Colorblindness strikes between 5 and 10 percent of males and about 0.1 percent of women.
Dr. Gregory Batts, an optometrist at Paducah’s Keene Optical, said humans enjoy color vision thanks to specialized photo receptors on the retina. Each specializes in interpreting red, green, blue or yellow. A defect in these receptors may keep a person from perceiving one or all of the colors.
Batts said colorblindness is linked to the X chromosome. A man has only one X chromosome, so if he has this trait, he is likely to be colorblind. Women have two X chromosomes, so if one has the trait, they will have full color vision, but carry that trait. If a woman has it linked to both X chromosomes, they would be colorblind.
“There are so many levels of severity of colorblindness,” Batts said. “Some might see a nice vivid red and not be able to differentiate it from that ugly Tennessee orange. Some have a condition called achromatopsia and see every color as a shade of gray.”
Batts said colorblindness is not debilitating to most people. Drivers still recognize the octagonal shape of stop signs and know the order of lights on a signal.
“It could be a problem for an electrician to recognize the color-coding of wires, or maybe a fashion designer, or might keep a cook from knowing if the meat was still red or pink, but most people adapt well,” Batts said.
Batts said colorblindness does not have a medical or surgical cure. Optometrists and ophthalmologists may fit a colorblind patient with a single red contact to better perceive changes in the red spectrum. He said this is sometimes done with electricians, but not common. While a red lens in glasses is also an option, he has never made a pair of glasses with one red lens due to the obvious unusual appearance.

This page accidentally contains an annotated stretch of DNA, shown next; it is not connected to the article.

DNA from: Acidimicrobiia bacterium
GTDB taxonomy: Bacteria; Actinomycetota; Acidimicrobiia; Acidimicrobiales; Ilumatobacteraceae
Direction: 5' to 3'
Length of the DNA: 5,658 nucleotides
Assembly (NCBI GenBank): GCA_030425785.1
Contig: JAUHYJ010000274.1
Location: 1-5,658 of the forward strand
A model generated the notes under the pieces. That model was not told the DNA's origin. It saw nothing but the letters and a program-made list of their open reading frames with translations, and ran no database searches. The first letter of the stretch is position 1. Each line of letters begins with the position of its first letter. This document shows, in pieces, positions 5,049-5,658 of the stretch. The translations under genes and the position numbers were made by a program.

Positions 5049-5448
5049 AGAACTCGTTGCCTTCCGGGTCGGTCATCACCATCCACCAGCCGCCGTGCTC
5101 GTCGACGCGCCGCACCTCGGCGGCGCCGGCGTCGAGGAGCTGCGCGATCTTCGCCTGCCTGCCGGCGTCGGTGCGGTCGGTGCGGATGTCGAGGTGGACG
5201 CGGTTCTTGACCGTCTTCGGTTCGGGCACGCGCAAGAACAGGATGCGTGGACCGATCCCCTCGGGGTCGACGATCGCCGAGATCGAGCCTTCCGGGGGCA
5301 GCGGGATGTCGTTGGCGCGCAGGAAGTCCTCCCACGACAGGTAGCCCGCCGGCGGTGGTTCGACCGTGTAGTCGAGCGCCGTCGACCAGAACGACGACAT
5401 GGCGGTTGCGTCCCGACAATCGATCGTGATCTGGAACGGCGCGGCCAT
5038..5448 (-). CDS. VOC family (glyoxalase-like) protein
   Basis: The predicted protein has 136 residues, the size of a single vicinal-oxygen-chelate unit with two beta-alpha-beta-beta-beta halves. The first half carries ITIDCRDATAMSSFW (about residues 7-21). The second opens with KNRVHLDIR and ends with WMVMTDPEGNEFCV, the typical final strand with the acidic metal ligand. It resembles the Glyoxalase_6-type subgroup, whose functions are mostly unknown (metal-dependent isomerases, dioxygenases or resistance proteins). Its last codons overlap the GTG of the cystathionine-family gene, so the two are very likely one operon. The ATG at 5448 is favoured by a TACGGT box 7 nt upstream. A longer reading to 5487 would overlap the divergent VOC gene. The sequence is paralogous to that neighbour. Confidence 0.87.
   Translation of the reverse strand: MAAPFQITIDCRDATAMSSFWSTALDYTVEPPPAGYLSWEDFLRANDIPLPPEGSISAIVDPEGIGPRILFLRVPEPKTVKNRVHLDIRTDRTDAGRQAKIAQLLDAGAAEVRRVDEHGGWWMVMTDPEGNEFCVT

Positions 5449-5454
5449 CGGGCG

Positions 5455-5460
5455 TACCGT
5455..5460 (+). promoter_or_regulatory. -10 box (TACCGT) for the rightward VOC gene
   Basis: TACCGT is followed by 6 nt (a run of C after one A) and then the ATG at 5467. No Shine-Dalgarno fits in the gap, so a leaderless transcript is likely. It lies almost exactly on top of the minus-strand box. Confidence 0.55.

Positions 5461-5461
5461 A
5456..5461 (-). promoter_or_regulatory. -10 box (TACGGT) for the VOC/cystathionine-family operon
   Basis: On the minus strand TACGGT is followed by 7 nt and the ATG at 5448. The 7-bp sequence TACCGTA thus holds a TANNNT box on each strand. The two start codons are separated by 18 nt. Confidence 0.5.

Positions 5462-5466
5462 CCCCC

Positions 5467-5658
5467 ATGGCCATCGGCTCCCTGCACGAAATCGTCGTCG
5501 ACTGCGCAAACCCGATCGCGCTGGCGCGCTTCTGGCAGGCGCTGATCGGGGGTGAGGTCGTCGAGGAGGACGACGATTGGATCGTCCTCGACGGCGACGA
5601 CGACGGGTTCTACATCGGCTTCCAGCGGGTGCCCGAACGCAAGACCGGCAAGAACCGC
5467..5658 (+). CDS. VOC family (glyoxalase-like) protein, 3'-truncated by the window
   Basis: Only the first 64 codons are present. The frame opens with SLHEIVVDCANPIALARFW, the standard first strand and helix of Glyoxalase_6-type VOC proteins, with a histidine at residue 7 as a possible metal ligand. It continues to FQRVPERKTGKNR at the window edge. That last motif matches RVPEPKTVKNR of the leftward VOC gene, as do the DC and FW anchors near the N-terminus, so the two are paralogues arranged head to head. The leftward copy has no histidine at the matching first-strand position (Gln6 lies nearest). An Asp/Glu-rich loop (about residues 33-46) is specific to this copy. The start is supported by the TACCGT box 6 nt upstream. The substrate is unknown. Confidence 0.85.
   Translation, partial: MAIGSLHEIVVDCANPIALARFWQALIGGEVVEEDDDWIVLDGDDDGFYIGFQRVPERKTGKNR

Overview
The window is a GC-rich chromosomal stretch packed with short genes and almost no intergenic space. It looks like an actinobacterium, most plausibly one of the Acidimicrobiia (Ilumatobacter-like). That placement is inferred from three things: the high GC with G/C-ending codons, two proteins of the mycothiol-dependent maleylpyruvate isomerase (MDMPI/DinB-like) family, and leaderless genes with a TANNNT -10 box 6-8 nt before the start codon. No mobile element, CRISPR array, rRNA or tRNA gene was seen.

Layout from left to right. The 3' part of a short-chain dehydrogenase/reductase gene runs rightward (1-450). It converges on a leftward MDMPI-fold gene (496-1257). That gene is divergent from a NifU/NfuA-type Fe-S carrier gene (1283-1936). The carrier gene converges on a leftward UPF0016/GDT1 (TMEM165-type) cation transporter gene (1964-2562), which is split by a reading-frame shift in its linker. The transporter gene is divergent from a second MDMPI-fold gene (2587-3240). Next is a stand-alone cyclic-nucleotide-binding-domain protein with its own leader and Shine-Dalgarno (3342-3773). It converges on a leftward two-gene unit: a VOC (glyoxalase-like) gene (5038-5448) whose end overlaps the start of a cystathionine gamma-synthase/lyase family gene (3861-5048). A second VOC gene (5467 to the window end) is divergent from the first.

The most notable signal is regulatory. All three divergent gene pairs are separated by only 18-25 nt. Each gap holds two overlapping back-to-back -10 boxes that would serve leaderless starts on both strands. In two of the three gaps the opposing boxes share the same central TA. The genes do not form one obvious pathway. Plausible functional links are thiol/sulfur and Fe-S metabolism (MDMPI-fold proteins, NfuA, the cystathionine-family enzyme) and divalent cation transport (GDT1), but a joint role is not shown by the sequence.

Celeste Emerson, district health coordinator for Paducah Public Schools, said she has seen few referrals for colorblindness. The district does not routinely screen for the condition, but will refer students and parents for an eye exam when it is suspected. Stigma is avoided by teachers adjusting plans to accomodate a student’s colorblindness, such as avoiding organization by color-coding.
“If there is a problem, we would have our teachers work more closely with the student and help them distinguish what they need to know or if they are having difficulties, plan for their needs,” Emerson said.
If a parent or teacher suspects colorblindness or another visual impairment, Emerson recommends a consultation with an optometrist or ophthalmologist. If a parent is uninsured or under-insured, the school resource office may be able to provide a referral for visual screenings at a reduced cost.